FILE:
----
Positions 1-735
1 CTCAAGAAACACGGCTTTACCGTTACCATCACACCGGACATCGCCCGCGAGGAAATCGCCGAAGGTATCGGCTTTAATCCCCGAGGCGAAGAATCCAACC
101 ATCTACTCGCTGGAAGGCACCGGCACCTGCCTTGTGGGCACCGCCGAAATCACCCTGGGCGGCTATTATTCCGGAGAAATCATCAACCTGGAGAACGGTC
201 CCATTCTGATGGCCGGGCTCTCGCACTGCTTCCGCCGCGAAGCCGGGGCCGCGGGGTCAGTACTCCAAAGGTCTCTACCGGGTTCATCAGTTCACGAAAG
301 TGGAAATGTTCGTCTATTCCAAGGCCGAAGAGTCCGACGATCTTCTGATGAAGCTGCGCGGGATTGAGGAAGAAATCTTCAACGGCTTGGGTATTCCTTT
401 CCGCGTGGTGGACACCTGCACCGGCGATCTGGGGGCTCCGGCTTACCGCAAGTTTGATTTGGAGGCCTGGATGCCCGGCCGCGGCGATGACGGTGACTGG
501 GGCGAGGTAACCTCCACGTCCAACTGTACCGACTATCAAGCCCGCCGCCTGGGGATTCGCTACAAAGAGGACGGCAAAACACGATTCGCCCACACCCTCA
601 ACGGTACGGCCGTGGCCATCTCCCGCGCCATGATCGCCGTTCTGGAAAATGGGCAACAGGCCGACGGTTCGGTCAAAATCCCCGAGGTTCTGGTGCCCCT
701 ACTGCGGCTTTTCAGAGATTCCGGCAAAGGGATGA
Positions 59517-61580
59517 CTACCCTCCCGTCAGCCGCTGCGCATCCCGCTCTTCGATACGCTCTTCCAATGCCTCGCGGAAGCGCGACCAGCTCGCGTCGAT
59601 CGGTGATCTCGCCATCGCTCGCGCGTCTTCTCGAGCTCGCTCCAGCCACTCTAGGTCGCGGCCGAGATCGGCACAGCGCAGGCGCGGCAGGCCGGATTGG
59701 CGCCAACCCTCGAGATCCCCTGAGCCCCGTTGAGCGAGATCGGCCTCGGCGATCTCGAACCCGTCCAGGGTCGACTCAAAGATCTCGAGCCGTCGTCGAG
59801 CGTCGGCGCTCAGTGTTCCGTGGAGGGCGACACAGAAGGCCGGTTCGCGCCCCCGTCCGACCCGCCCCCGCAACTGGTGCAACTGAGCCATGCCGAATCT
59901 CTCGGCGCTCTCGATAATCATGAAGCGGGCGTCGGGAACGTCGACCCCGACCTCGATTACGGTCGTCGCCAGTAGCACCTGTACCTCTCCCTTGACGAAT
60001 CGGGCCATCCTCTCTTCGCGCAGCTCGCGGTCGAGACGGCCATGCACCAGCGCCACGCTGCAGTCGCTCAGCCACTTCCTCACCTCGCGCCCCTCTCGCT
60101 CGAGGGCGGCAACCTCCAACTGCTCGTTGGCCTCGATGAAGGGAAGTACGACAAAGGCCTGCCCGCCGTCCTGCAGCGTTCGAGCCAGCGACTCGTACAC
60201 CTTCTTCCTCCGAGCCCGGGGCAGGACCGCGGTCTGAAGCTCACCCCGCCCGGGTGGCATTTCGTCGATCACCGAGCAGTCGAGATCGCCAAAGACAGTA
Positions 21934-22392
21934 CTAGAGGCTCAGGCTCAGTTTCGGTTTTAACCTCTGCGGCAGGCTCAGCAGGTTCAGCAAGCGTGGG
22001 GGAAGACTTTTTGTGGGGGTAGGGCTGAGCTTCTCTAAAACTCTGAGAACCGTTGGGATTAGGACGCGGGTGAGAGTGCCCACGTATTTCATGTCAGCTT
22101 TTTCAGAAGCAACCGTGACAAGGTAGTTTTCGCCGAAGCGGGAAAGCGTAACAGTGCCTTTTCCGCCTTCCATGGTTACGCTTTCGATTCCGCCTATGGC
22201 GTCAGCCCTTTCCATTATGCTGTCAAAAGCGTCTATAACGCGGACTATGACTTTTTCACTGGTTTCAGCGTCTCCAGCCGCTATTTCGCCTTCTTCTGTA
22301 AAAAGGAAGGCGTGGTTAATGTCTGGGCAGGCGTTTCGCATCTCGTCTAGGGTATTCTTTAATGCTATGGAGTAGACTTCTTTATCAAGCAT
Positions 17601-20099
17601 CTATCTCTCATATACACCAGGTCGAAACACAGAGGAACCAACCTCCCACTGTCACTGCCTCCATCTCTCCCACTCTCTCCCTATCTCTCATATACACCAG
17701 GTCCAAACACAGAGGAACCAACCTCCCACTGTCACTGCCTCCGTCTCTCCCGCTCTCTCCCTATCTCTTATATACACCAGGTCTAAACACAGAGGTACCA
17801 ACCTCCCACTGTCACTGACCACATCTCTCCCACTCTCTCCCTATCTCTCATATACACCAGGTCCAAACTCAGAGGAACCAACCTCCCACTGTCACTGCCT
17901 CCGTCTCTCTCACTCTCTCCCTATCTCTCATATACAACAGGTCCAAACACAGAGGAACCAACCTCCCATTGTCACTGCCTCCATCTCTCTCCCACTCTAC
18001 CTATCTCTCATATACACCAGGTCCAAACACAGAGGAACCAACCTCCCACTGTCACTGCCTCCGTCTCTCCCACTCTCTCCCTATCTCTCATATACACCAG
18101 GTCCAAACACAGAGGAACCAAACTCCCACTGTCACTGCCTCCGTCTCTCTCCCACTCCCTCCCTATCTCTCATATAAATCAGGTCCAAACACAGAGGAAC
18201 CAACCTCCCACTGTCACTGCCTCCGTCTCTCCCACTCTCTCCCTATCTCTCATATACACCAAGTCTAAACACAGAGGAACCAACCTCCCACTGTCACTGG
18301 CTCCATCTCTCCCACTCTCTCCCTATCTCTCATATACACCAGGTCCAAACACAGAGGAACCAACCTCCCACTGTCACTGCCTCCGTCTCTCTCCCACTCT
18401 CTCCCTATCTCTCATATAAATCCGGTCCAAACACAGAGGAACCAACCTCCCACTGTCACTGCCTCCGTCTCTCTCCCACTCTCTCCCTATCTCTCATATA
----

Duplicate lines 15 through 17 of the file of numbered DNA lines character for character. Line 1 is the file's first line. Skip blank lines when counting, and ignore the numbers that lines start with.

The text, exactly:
59901 CTCGGCGCTCTCGATAATCATGAAGCGGGCGTCGGGAACGTCGACCCCGACCTCGATTACGGTCGTCGCCAGTAGCACCTGTACCTCTCCCTTGACGAAT
60001 CGGGCCATCCTCTCTTCGCGCAGCTCGCGGTCGAGACGGCCATGCACCAGCGCCACGCTGCAGTCGCTCAGCCACTTCCTCACCTCGCGCCCCTCTCGCT
60101 CGAGGGCGGCAACCTCCAACTGCTCGTTGGCCTCGATGAAGGGAAGTACGACAAAGGCCTGCCCGCCGTCCTGCAGCGTTCGAGCCAGCGACTCGTACAC